The occupation of Poland was one of the most brutal in European history. Occupation aithorities, especially the SS, were under no legal or moral constraints asregards their conduct and the execultion of occupation policies. Poles had no recourse. The NAZI set out to eliminate the Polish intelgencia and reduce the rest of the country to a vast population of slave labor to feed German industry. The NAZIs immediately set about exterminating the intelegencia (professors, lawyers, scientists, and other educated groups). Government officials and political leaders were also arrested and sent to concentration camps. All educational institutions (schools, colleges, universities) except a few technical schools were closed. Cultural or political activities were prohibited under sentence of death. Radio sets were confiscated and replaced with a network of loudspeakers to make public announcements. Many Polish books werebanned. Art museums were looted. Repressive measure against the Jews began immediately leading to the eventual murder of over 3 million. During the winter of 1939, the entire Polish population of hundreds of villages in western Poland were deported or exterminated. Their property was seized without any compensation to provide for German "colonists". It is estimated that about 20 percent of the Polish population perished during the occupation, only a relatively small number were killed in the actual fighting. Overall historians believe that over 6 million Poles died during World War II, including 2 million children. Parts of Poland were annexed to the Reich. The remainder of the country was Generalgouvernement (General Government) under Reichsrechtsführer Hans Frank. Occupation policies and conditions in the two zones varied greatly, in part because of differences between the NAZI officials in charge.mm It should also be noted that the Soviets until June 1941 were also engaged in similar genocidal policies and deportions exceeded 1 million Poles, perhaps as manhy as 2 milliomn. Many of whom perished, especially the children and elderly.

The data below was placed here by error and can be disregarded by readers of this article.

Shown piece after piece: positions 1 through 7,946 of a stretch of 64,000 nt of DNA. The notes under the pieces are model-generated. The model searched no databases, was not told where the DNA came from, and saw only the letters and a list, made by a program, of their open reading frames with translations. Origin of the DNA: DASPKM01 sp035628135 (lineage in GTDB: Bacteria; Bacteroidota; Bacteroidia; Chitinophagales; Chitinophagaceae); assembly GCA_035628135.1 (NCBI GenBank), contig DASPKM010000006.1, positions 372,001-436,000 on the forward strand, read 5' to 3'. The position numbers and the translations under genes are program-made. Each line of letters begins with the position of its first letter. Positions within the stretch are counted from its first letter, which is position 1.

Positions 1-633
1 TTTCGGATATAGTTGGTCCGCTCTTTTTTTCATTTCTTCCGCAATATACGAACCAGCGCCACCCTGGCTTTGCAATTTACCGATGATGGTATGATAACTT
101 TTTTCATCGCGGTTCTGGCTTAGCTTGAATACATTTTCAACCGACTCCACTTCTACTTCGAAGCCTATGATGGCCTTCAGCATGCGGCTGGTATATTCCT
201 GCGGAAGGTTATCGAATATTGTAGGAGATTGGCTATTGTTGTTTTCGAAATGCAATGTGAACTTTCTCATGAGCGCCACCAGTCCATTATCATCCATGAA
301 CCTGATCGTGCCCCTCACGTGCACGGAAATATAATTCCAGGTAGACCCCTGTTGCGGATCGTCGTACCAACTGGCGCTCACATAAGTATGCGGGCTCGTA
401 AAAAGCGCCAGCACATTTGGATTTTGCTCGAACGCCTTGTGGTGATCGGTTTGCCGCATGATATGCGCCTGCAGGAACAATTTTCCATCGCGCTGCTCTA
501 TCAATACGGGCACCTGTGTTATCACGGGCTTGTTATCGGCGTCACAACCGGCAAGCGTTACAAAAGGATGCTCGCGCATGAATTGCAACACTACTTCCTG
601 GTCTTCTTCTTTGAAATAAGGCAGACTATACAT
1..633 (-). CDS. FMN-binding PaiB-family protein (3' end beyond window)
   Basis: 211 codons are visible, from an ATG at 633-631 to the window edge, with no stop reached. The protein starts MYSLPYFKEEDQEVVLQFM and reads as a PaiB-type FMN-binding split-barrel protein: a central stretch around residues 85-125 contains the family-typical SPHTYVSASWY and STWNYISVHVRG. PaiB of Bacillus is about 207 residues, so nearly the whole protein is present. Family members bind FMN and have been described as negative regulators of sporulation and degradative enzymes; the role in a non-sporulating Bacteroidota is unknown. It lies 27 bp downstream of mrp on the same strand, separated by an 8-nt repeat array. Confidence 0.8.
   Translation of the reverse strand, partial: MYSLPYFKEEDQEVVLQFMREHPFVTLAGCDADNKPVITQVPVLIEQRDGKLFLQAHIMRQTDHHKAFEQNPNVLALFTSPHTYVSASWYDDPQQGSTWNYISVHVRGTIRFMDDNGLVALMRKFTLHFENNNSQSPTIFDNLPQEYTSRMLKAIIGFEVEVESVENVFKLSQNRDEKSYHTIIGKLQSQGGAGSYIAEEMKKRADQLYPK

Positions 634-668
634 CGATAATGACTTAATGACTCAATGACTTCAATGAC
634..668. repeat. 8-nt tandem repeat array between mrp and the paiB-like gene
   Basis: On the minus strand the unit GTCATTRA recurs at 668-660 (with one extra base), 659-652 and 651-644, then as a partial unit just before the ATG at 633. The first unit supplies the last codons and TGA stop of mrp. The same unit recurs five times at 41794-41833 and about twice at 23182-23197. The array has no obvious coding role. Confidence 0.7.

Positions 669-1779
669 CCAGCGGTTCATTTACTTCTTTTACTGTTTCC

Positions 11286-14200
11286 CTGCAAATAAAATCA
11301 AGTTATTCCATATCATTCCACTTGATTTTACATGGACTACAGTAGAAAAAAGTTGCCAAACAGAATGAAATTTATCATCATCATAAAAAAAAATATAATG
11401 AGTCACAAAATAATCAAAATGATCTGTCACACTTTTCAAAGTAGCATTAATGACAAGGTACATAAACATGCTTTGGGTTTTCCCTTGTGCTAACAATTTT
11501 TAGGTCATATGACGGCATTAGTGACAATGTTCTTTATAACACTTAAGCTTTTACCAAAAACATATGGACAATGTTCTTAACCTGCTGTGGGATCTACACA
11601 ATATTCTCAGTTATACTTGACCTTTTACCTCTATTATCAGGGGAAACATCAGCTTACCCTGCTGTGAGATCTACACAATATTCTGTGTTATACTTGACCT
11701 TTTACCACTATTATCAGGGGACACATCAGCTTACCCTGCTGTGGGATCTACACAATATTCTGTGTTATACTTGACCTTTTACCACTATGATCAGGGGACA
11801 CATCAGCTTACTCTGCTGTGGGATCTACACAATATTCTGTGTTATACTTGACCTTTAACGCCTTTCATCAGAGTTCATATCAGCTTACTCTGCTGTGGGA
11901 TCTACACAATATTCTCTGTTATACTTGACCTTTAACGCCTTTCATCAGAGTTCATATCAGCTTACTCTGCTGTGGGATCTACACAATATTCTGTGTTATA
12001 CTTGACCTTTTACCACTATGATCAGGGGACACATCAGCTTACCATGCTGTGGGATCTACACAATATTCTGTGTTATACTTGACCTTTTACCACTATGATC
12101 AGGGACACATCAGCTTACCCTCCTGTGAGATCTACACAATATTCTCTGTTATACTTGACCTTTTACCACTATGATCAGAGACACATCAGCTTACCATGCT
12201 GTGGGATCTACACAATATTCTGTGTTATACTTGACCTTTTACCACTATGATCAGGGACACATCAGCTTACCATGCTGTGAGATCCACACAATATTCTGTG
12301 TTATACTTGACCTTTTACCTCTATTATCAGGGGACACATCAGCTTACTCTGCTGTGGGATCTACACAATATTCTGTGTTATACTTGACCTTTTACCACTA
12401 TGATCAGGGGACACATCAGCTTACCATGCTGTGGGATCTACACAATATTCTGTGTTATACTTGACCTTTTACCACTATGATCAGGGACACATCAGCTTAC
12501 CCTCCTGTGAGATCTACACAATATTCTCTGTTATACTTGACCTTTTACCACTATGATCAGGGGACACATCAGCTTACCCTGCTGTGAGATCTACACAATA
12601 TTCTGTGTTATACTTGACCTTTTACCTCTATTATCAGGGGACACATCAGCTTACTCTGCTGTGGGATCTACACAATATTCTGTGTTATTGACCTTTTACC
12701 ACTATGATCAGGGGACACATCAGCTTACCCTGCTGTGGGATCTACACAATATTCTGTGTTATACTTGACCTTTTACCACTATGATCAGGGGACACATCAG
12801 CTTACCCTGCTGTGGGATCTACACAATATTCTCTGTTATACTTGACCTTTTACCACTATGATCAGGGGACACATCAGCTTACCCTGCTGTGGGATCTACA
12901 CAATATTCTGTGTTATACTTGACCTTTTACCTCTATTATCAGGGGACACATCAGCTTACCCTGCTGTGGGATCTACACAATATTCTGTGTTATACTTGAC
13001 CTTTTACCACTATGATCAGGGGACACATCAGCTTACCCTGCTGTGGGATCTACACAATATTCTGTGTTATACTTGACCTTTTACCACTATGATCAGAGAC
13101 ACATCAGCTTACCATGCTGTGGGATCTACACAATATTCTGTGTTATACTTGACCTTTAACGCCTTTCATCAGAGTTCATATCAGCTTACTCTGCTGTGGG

NAZI Plan for Poland